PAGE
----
Kirwan of Maryland noted that the proportion of institutional financial aid that is awarded based on students' financial need had declined from 90 percent in 1990 to about 60 percent now, and he and others argued that colleges must shift back in the other direction, toward aid based on need rather than academic merit, or "we are truly at risk as a nation of destroying the American dream of upward mobility."
He and others, including F. King Alexander, president of Murray State University, argued that colleges must take meaningful steps to cut costs, to show lawmakers and the public that academic leaders can be good stewards of their funds. And they must do so, they said, not just by "cutting budgets" in the haphazard way that colleges often do.
Ikenberry, former president of the American Council on Education, noted with irony that upon returning to the faculty at the University of Illinois after a long career as an administrator, he had "become a radical" who can only shake his head at how the "nonsensical administration" responds to financial restrictions. "We wait until we get cut in state budget, and then we eliminate every faculty position that happens to be open at that particular point in time," with a "randomness" that strikes everyone as "fair and equitable" but is thoroughly unstrategic.
If college and university leaders bolster aid for low-income students and cut costs in a meaningful way, Ikenberry and others said, they should be able to more effectively make the case to state and federal policy makers and politicians, and the public, for "reestablishing higher education as a national priority for public investment." Several panelists discussed a previously announced plan  by the American Council on Education to do just that, through a coordinated lobbying effort aimed at restoring public trust in the college system.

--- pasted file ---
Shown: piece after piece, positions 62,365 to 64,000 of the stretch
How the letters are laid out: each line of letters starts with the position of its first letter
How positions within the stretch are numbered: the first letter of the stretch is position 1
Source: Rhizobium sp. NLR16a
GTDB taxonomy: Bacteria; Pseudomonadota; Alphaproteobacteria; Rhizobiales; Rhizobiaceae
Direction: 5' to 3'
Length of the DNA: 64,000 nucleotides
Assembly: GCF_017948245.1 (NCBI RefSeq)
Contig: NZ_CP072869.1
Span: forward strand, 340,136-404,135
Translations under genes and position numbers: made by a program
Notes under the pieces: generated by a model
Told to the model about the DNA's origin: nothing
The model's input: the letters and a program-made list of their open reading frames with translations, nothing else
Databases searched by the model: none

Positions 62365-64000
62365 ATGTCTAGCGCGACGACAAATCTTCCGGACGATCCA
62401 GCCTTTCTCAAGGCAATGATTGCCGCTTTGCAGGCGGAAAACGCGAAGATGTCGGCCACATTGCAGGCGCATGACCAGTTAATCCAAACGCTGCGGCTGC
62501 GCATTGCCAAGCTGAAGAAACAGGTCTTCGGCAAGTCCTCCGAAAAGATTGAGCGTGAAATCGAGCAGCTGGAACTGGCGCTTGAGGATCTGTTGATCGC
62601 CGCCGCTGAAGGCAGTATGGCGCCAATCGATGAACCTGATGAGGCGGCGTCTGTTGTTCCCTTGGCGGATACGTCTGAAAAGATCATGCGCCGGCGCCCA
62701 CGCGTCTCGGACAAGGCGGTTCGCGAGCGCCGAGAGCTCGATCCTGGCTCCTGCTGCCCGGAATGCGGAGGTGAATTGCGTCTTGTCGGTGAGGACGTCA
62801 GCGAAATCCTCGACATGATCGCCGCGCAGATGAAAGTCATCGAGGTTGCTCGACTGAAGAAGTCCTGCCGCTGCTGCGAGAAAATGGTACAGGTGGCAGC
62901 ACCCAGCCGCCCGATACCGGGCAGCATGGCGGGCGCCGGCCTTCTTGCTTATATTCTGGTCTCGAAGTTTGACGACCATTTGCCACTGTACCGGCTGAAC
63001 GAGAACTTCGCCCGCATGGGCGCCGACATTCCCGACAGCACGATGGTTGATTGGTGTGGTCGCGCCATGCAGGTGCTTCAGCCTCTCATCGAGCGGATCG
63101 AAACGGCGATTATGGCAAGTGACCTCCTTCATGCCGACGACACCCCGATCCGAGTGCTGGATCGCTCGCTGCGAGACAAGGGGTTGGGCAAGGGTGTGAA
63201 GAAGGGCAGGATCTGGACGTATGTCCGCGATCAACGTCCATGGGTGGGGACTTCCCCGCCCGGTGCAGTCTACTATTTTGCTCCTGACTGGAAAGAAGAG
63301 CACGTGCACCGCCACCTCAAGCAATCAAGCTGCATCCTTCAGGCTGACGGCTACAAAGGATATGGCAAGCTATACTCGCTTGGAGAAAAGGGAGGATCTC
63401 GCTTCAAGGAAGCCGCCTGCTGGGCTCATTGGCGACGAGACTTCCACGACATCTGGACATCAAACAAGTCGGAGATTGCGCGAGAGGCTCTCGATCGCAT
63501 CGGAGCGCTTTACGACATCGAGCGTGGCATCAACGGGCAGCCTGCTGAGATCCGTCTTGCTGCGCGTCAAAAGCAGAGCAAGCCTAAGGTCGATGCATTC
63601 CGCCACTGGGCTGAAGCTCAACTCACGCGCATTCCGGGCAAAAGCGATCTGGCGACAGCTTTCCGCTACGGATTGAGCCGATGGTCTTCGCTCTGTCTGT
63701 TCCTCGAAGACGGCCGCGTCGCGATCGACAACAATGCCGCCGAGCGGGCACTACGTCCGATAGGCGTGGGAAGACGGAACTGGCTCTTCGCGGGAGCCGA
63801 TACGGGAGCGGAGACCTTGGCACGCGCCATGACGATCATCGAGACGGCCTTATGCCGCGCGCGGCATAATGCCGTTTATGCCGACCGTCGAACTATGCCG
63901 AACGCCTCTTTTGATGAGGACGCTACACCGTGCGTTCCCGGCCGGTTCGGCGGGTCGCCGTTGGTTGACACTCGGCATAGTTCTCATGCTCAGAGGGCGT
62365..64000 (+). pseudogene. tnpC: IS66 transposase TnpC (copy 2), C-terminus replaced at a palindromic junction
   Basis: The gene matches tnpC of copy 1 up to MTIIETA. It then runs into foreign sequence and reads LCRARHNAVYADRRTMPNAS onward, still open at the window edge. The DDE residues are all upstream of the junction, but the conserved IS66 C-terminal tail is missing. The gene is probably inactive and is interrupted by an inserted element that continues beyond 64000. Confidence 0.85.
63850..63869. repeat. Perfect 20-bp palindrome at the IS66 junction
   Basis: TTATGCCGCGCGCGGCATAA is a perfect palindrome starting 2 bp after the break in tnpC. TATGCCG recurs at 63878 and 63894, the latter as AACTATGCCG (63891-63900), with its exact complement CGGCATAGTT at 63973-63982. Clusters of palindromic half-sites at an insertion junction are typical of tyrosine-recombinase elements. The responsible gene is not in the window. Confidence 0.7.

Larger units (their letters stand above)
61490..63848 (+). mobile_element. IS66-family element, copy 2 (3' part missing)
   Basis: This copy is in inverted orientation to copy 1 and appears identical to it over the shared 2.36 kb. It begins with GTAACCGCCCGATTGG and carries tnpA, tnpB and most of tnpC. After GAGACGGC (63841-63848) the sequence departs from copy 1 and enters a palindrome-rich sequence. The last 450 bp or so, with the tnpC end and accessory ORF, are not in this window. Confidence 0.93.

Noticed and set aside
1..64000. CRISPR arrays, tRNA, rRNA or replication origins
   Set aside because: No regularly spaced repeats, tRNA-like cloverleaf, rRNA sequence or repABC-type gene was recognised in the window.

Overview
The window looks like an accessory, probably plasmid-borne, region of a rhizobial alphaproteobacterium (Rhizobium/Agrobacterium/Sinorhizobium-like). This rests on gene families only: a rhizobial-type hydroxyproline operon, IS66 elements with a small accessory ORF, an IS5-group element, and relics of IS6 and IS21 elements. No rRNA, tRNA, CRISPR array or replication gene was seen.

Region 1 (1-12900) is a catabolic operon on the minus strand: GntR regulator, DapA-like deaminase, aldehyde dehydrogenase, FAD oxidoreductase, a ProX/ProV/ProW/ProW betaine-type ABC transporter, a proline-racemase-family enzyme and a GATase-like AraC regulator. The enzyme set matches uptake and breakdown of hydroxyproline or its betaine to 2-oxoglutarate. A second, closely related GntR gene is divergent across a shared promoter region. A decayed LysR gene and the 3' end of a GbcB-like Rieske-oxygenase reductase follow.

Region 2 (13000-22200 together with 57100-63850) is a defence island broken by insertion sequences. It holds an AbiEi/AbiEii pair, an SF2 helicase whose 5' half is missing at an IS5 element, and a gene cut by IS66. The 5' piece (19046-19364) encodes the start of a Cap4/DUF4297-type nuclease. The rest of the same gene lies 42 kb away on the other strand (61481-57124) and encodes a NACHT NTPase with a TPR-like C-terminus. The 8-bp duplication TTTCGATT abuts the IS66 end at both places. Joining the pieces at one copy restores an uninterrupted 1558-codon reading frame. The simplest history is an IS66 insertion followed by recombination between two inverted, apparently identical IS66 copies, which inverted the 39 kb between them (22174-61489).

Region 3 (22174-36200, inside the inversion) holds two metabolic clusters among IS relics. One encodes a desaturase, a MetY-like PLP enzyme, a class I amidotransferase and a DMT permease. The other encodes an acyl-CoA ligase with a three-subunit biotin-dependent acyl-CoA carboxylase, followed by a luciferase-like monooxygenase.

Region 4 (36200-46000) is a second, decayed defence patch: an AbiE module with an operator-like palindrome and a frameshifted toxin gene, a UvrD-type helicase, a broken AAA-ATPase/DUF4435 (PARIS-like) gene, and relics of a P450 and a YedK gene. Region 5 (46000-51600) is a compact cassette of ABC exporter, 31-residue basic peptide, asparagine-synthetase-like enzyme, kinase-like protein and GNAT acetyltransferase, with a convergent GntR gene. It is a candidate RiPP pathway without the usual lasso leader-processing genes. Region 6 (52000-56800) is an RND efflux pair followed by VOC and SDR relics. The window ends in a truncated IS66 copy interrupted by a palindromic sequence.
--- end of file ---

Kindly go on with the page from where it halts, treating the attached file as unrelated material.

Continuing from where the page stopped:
Several of the speakers questioned whether a campaign to seek more public funds had any chance of success, given the tough competition for both federal and state funds from elementary and secondary education, health care costs, and other (more pressing?) needs. David Longanecker, executive director of the Western Interstate Commission for Higher Education, noted that every state projects structural budget deficits by 2013. Added David Breneman, dean of the Curry School of Education at the University of Virginia: "I just don't see state government coming back."
He and Kirp said there was one creative way that the government (or at least the legal system) might be able to help. In the "amenities arms race" in which colleges feel pressure to keep up with other institutions by offering ever fancier dorm rooms, student centers and other facilities, Kirp and Breneman said, no individual institution believes that it can afford to act on its own. But colleges have been leery of talking about steps they might take together ever since a group of elite Eastern colleges faced federal antitrust scrutiny for jointly setting financial aid policies in the 1980s.
Perhaps, Kirp told those in the audience, they should assemble the best antitrust law experts on their faculties to figure out what kinds of common stances the institutions might take that would allow them to act cooperatively to jointly cut their costs (or their tuitions) without crossing the line into anticompetitive behavior. "That would be a cheap investment for this organization: to bring them together to figure out what the 'Yes' answer is on a whole array of issues. Then you'd just have to figure out whether you have the fortitude to do it."